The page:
3. Lighter components slipping down to the VR section due to higher vapor traffic in the column, thereby compromising the VR product initial boiling point (IBP) specification
  4. Additional column pumpdown requirement at fractionation and wash oil sections due to an increase in liquid load
  5. Higher pressure drop across the column due to higher holdups caused by greater liquid and vapor traffic.

These changes to the column operating conditions will translate into major modifications to the VDU column and its auxiliary systems if no optimization is performed on the column internals design and operation.

VDU column modification without optimization

The conventional way of debottlenecking a VDU column involves a total revamp of the column, which could include the total replacement of the column internals to higher-performance internals; an increase in the column inlet and outlet nozzles, thereby allowing a larger column diameter; or, at the extreme end, the total replacement of the column itself. To manage the additional heat load introduced into the VDU column heat balance, additional external cooling or heat sinks must be introduced, either through the introduction of additional heat exchangers in the heat exchanger network or the provision of new water or air coolers.

In addition to these items, higher vapor load (exiting from the top of the column and consisting of both condensable and noncondensable hydrocarbon components) could result in a massive, multistage ejector modification requirement. To support the ejector modification, major modifications to the associated steam generation system, cooling water system and sour water treating unit were expected.

VDU column modification with optimization

To prevent major modifications to the VDU column, the column design and operation were optimized before the modification scope was identified. The VDU column operating parameters and each section within the VDU column were examined in detail, and iterative simulations were performed to ensure that each bed within the VDU column could be fully optimized.

The following optimization approach was applied to minimize the scope of the VDU column modifications:

  1. The fired heater coil outlet temperature (COT) into the VDU column was reduced from the design operating temperature to the lowest operating temperature at which the column is still able to allow good separation to occur within the column. This optimizes the heat balance within the VDU column and the capital investment required to handle the additional heat within the heat exchanger network.
  2. The column top vacuum operating pressure was increased from the design operating pressure to the maximum operating pressure at which good separation can still occur in the column. This reduces the amount of condensable and noncondensable hydrocarbon components at the vapor outlet of the VDU column to the ejector system, avoiding major modifications to the ejector system and associated steam, cooling water and sour water treating units.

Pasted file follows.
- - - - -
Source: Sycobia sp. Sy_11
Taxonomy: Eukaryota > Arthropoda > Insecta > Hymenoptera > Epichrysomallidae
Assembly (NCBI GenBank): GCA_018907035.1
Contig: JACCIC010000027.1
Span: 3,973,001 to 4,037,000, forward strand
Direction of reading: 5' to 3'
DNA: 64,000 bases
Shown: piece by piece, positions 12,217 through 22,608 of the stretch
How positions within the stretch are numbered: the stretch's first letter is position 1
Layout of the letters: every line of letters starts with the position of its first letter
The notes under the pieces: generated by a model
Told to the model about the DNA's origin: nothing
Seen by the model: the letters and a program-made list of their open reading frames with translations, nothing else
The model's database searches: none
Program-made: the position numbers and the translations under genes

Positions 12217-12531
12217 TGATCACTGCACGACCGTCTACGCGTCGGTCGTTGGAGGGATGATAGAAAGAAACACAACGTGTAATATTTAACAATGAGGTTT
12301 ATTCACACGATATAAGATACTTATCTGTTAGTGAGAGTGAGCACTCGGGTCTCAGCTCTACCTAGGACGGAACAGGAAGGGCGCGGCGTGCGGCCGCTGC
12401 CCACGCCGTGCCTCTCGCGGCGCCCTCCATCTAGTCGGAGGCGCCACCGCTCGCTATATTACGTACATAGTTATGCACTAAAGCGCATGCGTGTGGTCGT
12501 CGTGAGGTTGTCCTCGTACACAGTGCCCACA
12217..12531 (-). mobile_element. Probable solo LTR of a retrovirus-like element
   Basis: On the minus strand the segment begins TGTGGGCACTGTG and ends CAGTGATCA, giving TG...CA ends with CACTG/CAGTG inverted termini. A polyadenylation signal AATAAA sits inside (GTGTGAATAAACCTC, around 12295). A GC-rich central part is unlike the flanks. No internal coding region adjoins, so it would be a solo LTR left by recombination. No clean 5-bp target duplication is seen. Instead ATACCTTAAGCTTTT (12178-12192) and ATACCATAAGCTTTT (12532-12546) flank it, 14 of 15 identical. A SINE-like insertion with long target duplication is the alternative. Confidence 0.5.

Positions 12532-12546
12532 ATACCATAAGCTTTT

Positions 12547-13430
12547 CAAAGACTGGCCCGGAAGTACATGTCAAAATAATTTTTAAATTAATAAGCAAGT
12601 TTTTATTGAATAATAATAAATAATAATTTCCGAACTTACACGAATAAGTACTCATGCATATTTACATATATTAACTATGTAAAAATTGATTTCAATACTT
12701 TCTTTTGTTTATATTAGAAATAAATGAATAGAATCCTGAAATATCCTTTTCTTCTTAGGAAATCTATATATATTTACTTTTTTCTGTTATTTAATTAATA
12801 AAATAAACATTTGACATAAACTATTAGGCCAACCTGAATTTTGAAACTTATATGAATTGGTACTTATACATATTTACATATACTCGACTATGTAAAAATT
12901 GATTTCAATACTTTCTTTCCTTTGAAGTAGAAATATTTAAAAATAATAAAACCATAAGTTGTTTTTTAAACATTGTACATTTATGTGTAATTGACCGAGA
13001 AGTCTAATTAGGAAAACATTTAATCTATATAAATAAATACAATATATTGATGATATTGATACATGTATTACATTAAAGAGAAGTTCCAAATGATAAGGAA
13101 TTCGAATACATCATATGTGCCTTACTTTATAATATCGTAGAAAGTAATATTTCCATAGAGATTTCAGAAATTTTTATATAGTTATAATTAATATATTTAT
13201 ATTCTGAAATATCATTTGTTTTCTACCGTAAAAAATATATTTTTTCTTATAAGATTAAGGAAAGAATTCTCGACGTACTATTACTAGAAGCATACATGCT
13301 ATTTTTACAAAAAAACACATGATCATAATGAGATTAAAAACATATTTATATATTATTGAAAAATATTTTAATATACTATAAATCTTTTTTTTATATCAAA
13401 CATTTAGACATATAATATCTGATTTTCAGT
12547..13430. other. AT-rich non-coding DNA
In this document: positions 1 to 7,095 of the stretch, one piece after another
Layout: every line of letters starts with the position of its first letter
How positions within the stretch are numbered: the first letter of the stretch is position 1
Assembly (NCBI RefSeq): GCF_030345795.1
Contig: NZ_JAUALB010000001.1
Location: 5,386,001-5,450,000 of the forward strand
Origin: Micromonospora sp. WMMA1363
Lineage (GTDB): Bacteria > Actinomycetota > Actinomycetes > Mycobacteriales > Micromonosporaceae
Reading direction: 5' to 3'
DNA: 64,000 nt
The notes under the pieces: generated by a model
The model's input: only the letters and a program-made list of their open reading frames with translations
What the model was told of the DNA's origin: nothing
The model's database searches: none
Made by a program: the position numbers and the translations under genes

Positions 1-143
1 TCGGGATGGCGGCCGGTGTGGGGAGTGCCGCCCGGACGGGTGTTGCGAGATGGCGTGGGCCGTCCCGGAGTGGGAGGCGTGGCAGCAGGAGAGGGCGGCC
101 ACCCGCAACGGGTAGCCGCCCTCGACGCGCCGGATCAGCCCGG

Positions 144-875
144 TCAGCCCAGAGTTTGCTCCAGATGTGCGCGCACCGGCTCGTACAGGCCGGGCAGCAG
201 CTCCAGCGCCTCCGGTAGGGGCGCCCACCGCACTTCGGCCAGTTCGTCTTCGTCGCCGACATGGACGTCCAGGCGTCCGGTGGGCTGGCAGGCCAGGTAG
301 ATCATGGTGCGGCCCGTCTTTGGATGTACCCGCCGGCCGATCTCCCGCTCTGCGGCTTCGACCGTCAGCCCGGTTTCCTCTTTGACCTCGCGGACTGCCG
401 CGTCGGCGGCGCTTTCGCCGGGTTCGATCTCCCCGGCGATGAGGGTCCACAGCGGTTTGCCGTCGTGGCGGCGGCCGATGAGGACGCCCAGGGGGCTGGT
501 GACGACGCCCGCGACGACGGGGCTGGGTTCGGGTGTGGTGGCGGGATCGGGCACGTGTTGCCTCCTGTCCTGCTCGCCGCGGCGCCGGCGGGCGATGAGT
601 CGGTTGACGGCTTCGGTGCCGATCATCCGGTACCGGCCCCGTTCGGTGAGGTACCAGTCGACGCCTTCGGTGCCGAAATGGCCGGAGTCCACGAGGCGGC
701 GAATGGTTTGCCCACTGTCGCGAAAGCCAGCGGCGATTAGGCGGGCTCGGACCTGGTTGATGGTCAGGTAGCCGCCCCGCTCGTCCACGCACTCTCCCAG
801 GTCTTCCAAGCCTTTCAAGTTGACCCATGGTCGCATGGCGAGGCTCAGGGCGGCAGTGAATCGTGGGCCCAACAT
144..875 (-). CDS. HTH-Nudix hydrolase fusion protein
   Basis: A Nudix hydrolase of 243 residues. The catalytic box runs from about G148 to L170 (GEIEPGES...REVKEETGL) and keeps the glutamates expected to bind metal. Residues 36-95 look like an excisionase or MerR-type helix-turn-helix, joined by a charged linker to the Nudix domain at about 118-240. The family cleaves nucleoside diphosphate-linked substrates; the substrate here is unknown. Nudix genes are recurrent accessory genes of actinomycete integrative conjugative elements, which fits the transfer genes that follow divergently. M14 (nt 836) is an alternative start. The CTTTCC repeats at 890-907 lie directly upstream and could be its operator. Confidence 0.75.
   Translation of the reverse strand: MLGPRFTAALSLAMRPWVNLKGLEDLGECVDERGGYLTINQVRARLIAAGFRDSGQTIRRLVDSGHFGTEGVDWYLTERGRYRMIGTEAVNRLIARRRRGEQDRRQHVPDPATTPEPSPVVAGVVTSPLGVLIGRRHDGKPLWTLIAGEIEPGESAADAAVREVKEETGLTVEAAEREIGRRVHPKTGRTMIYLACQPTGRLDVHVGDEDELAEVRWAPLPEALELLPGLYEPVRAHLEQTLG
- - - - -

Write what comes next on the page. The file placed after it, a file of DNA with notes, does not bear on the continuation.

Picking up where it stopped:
3. For all heat recovery pumparound beds within the VDU column (i.e., TPA, MPA and BPA), high-efficiency packing with additional surface area was selected. This type of packing does not sacrifice the void fraction (i.e., the capability to withstand higher load).
  4. The heat recovery through the heat exchanger network was optimized to achieve maximum heat integration within the VDU unit and minimize capital investment for the modification of existing heat exchangers, except for additional water or air coolers for final heat rejection. This is achievable through the use of a higher-efficiency bed at both the TPA and MPA sections, allowing better heat recovery at lower pumparound flow, which reduces both the column internals vapor and liquid traffic and improves heat recovery in the highly integrated heat exchanger network.
  5. For all fractionation packing beds within the VDU unit (i.e., the fractionation and wash sections), hybrid packed beds were chosen to provide better performance (i.e., a higher void fraction without sacrificing efficiency). By using the high-efficiency packed bed, the hydraulic limitation was reduced without having to increase the column diameter, while still meeting separation and product quality requirements. This choice avoids the need to modify the VDU column shell.

With the considered optimization approaches, it was observed that the VDU column total internals vapor and liquid traffic was greatly reduced throughout the column, while maintaining the products separation and quality. The optimization also resulted in lower vapor condensable and noncondensable flows at the top of the column. These approaches avoid major modifications to the VDU column, its auxiliary systems and the heat exchanger network, significantly reducing the capital investment of the brownfield project.

Results and discussion

The modifications required for the VDU column with and without the optimization are listed in TABLE 1.

The optimization of the VDU column operating conditions and internals design avoids the replacement of the first-stage ejector (the largest ejector system), the associated steel structure for the ejector, the requirement for a new cooling water package and associated interconnected piping, a new steam generation package and associated interconnected piping, a new sour water treating unit, additional heat exchangers, and cooling water or air coolers in the heat exchanger network. The total cost avoidance as a result of the optimization work is estimated at approximately $25 MM, which allows the project to stay economically viable.

Additionally, the project recently underwent a performance test run and was able to meet the desired performance guarantees.


In conclusion, optimization of column operating conditions and design is critical when the column is already operating at its rated capacity in a brownfield project. A case study of a VDU column in a Malaysian oil refinery indicates that massive modifications are required if optimization is not carried out on the column operating conditions, which add unnecessary capital expenditure and may render the project economically unviable. HP

The Authors